Recognizing Mental Health Problems in Children

Jun 20, 2022

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Recognizing when your child is experiencing mental health issues can be hard. There are many symptoms and situations to be aware of, and it is important to try to recognize these signs before they get worse.

Although every child is different and it can be difficult to pinpoint what is happening in their minds, these are some useful warning signs to be aware of. There are also resources available to you to help your child through a difficult time, such as child counseling.

Types of Mental Illnesses Children Can Experience

Anxiety

Generally speaking, anxiety disorders occur when a child doesn’t grow out of the typical worries and fears of small children, or when those worries and fears interfere with life activities.

There are different types of anxiety disorders, including separation anxiety, phobias, social anxiety, general anxiety, and panic disorder.

Anxiety can appear as worry, but it can also appear as irritation or anger in a child. Symptoms can also be mental and physical, like trouble sleeping or headaches.

Depression

Feeling occasionally sad is a natural part of childhood. Depression diagnoses come when a child is sad or uninterested in things that they used to enjoy, or feel hopeless about situations they can change, and the feeling doesn’t go away.

Depression can appear as ongoing sadness or irritation, not wanting to do fun things, changes in sleeping patterns, eating patterns, energy levels, or difficulty paying attention. In its more extreme form, it can also result in self-destructive and self-injuring behavior.

Attention-Deficit/Hyperactivity Disorder (ADHD)

One of the most common disorders of childhood, ADHD is when children have trouble paying attention, controlling impulsive behaviors, or are overly active.

ADHD can include behaviors like constant fidgeting, forgetfulness, taking unnecessary risks, talking excessively, and difficulty getting along with others.

Obsessive-Compulsive Disorder (OCD)

Having troubling thoughts, and feeling the urge to do something about them (even if it doesn’t make sense) is a normal part of childhood. OCD diagnoses occur when the unwanted thoughts and associated behaviors take up a lot of time, interfere with life activities, or make them very distressed.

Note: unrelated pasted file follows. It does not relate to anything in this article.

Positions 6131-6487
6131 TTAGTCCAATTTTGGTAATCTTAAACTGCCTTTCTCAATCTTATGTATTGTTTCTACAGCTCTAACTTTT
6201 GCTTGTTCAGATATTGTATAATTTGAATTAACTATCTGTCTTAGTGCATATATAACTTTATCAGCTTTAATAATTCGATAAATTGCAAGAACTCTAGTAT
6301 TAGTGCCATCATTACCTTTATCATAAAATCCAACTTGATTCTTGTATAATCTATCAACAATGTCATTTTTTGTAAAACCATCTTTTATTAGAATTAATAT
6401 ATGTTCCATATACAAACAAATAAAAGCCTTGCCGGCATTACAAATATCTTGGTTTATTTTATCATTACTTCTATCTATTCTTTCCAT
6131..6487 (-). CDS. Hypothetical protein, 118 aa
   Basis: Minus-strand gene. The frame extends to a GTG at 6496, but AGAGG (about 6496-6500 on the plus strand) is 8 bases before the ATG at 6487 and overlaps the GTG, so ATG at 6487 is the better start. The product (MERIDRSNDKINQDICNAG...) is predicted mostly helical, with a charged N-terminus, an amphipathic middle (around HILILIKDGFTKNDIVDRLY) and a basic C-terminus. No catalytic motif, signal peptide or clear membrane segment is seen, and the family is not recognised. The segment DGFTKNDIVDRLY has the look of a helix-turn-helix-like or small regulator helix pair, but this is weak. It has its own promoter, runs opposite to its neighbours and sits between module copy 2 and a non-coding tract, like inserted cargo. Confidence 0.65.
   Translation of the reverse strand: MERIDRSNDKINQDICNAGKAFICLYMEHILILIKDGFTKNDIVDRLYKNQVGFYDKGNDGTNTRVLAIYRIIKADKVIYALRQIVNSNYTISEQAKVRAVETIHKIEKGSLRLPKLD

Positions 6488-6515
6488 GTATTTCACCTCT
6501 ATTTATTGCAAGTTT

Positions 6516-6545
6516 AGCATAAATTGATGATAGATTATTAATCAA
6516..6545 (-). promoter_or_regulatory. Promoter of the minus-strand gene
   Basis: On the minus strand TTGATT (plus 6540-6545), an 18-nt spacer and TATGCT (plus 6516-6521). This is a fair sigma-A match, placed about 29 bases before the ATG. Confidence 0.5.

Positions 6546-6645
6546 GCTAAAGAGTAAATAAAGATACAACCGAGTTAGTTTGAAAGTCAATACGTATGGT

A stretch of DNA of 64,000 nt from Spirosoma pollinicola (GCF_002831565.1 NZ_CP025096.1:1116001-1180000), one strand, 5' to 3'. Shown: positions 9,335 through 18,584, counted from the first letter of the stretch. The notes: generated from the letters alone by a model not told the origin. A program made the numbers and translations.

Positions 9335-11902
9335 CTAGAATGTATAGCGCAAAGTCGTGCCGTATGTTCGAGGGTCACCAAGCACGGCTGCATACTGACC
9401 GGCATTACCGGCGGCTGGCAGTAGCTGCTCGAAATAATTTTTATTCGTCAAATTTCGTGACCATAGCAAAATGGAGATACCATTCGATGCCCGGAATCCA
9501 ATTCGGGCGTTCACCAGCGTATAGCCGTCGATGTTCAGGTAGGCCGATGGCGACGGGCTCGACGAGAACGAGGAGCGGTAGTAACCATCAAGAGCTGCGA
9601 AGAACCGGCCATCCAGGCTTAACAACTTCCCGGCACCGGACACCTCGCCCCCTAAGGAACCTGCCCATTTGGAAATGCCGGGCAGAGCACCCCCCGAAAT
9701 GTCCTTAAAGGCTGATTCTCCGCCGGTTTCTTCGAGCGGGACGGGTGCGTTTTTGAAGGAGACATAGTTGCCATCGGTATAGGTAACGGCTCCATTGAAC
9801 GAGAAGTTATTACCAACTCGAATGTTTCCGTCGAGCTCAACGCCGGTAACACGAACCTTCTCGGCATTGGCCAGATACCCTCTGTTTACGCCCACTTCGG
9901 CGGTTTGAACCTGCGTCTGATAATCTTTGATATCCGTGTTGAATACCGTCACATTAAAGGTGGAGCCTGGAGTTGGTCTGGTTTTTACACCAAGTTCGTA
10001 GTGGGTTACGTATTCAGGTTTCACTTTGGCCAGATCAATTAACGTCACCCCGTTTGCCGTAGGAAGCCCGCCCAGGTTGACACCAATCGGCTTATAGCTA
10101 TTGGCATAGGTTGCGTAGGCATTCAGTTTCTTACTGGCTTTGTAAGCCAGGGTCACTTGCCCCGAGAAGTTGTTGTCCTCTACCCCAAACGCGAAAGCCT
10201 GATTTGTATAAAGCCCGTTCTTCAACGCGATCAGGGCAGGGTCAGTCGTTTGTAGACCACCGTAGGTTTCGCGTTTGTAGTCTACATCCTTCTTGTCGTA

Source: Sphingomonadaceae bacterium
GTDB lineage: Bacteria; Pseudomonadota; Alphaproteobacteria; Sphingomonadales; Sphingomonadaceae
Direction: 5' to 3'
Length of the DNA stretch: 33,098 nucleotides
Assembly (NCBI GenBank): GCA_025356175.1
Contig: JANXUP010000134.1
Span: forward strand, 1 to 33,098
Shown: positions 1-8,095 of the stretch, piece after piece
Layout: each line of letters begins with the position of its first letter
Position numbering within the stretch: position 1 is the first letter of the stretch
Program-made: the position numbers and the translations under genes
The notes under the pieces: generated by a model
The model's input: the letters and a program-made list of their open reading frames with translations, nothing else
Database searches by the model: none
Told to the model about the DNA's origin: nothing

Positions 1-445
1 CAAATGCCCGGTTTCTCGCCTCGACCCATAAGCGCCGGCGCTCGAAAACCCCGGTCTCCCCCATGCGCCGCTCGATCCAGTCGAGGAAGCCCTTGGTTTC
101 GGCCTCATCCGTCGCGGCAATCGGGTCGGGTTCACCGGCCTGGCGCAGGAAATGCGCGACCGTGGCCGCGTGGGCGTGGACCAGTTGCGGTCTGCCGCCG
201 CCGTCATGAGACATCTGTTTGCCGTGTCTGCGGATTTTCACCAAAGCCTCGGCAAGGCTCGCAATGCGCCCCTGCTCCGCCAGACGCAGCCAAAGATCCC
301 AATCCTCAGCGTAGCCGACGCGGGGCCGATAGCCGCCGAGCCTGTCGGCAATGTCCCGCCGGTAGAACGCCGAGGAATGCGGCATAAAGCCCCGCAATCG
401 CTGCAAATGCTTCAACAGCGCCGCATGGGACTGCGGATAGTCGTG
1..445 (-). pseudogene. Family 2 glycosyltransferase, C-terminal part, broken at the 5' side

OCD behaviors can include having unwanted thoughts that occur repetitively and cause distress, saying or doing something over and over again, or having to repeat things according to certain rules to make a thought go away.

For more information about these and other disorders, look at the CDC’s website for Children’s Mental Health.

General Signs to Watch Out For

A mental health warning signs can take some time to solidify, but here are some general signs and behaviors to watch out for.

Academic Issues

  • Difficulty concentrating in class
  • Lack of interest, especially in things that used to interest them
  • Hard time making friends with other students

Social Behavior

  • Isolation
  • Not getting along with other children
  • Changes in sleep or appetite

Family Issues

  • Disobedient
  • Not getting along with siblings
  • Mood changes

How to Help

Talk to your child. Being calm with your child, even when they are acting out, lets you connect with them. Make sure your child knows you are there to help them, or listen if they need to talk. If this is difficult, even sharing an activity together can help them feel connected and safe to communicate.

A healthcare provider such as a family doctor, primary healthcare provider, or therapist can screen your child for mental health conditions or refer you to someone who can. If your child is diagnosed, then you can seek treatment. Typical treatments may include many of the following: our child and family services, therapy, lifestyle changes, and education measures.

Your support as a parent is also very important. Your child needs you most.

Learn More About Getting Help

No matter what, it’s important to be there for your child. Knowing the symptoms of a mental health illness can mean getting a solution into place early so that your child can continue to grow safely.

At LifeWorks NW, we help people get connected to the mental health resources they need. We offer a non-judgmental, supportive environment so that everyone feels safe and welcome. To learn more about how we can get your child counseling in Portland, check out our childhood mental health services and children’s outreach.

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